The source of a routed command is the element that is invoking the command.  The sender parameter in the Executed or CanExecute handlers is the object that owns the event handler.  Setting the Command parameter of a Button to a particular command and then binding the command to some code in the CommandBindings for a main Window, the button is the source and the window is the sender.

When setting the Command property, you can also set the CommandTarget property, indicating a different element that should be treated as the source of the routed command.

<Window x:Class="WpfApplication1.MainWindow"
        xmlns="http://schemas.microsoft.com/winfx/2006/xaml/presentation"
        xmlns:x="http://schemas.microsoft.com/winfx/2006/xaml"
        Title="Commands" Width="320" Height="220">

    <Window.CommandBindings>
        <CommandBinding Command="ApplicationCommands.Find"
                        CanExecute="Find_CanExecute"
                        Executed="Find_Executed"/>
    </Window.CommandBindings>

    <StackPanel>
        <TextBox Name="txtSomeText"
                 Width="140" Height="25" Margin="10"/>
        <Button Content="Find"
                Command="ApplicationCommands.Find"
                CommandTarget="{Binding ElementName=txtSomeText}"
                Margin="10" Padding="10,3"
                HorizontalAlignment="Center" />
    </StackPanel>
</Window>

The Find command now appears to originate from the TextBox.  We can see this in the event handler for the Executed event.

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#1,090 – Sender vs. Source in CommandBinding Event Handlers

When handling a command’s Executed or CanExecute events, you can check the ExecutedRoutedEventArgs.Source or CanExecuteRoutedEventArgs.Source properties to get at the control that is the originator of the event.  But the event handler also includes a sender parameter that in many cases also points to the originator of the event.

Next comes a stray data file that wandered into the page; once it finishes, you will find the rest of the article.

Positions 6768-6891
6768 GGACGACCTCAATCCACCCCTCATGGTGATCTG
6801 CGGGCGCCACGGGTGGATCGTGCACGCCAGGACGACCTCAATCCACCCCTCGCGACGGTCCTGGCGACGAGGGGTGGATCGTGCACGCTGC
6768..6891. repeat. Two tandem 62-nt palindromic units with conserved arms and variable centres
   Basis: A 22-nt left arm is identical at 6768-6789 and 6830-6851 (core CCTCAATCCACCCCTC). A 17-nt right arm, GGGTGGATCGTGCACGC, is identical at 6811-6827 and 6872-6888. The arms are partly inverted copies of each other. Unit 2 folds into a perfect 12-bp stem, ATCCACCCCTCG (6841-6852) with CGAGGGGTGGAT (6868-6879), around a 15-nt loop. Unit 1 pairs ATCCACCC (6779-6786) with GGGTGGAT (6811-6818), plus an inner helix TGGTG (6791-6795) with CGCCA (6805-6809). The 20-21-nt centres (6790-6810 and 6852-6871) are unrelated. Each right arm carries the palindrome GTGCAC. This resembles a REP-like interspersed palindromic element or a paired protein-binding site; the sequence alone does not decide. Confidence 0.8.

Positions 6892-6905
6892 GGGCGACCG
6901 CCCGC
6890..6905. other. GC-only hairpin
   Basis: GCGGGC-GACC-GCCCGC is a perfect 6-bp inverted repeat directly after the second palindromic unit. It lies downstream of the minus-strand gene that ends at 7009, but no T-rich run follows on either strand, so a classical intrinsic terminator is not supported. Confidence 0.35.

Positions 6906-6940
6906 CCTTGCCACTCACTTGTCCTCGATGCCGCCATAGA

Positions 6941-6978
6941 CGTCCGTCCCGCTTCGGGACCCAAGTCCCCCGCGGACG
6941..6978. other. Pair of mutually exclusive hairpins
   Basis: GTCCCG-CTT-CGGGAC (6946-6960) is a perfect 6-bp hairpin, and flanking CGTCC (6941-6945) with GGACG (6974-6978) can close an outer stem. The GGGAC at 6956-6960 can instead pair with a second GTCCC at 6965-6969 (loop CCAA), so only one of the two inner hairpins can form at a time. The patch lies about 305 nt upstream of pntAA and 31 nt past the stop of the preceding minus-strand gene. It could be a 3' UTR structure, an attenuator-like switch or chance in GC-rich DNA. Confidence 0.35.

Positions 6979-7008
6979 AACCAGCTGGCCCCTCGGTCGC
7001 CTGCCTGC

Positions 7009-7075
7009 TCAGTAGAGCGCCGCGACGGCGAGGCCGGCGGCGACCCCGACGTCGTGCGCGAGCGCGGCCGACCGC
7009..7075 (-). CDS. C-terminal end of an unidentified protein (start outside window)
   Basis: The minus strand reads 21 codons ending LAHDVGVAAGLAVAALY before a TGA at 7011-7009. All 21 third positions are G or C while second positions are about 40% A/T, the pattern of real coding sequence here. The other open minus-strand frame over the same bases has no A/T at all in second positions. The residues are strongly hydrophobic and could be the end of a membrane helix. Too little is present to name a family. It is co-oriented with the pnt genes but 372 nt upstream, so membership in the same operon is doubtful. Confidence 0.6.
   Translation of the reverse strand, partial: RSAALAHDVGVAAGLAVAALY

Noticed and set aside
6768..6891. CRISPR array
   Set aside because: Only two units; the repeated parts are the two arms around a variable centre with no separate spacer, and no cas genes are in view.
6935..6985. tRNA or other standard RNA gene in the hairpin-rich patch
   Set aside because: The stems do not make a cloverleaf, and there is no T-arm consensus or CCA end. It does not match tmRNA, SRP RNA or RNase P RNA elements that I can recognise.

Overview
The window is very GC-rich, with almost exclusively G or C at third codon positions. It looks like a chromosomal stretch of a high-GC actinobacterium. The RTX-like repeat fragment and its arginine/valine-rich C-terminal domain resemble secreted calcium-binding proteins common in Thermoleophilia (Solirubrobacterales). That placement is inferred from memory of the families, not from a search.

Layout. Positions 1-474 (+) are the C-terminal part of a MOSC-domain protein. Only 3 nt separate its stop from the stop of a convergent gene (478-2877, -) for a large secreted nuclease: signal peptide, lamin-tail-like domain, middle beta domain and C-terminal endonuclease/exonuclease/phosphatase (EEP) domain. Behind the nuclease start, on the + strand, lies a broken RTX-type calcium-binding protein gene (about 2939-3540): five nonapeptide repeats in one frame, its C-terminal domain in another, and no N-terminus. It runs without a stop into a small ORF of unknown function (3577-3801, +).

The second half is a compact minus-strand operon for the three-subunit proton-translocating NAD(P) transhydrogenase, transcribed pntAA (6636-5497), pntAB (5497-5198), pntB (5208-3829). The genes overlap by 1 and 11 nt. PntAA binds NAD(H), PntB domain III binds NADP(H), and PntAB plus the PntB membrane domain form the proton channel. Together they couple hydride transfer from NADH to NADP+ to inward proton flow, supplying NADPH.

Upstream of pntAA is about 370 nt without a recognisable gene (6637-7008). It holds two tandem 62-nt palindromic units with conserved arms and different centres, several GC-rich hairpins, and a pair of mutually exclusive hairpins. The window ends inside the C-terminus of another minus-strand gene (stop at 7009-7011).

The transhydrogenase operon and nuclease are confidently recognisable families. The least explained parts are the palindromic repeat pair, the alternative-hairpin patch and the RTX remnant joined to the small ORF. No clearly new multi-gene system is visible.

The difference is:

  • The Source property refers to the originator of the event
  • The sender parameter refers to the object that owns the event handler

In the example below, clicking on the Button initiates a Paste command, which is bound to code using the parent Window’s CommandBindings property.

<Window x:Class="WpfApplication1.MainWindow"
        xmlns="http://schemas.microsoft.com/winfx/2006/xaml/presentation"
        xmlns:x="http://schemas.microsoft.com/winfx/2006/xaml"
        Title="Commands" Width="320" Height="220">

    <Window.CommandBindings>
        <CommandBinding Command="ApplicationCommands.Paste"
                        CanExecute="Paste_CanExecute"
                        Executed="Paste_Executed"/>
    </Window.CommandBindings>

    <StackPanel>
        <Button Content="Paste"
                Command="ApplicationCommands.Paste"
                Margin="10" Padding="10,3"
                HorizontalAlignment="Center" />
    </StackPanel>
</Window>

The Button is the Source of the routed command and the main Window is the sender.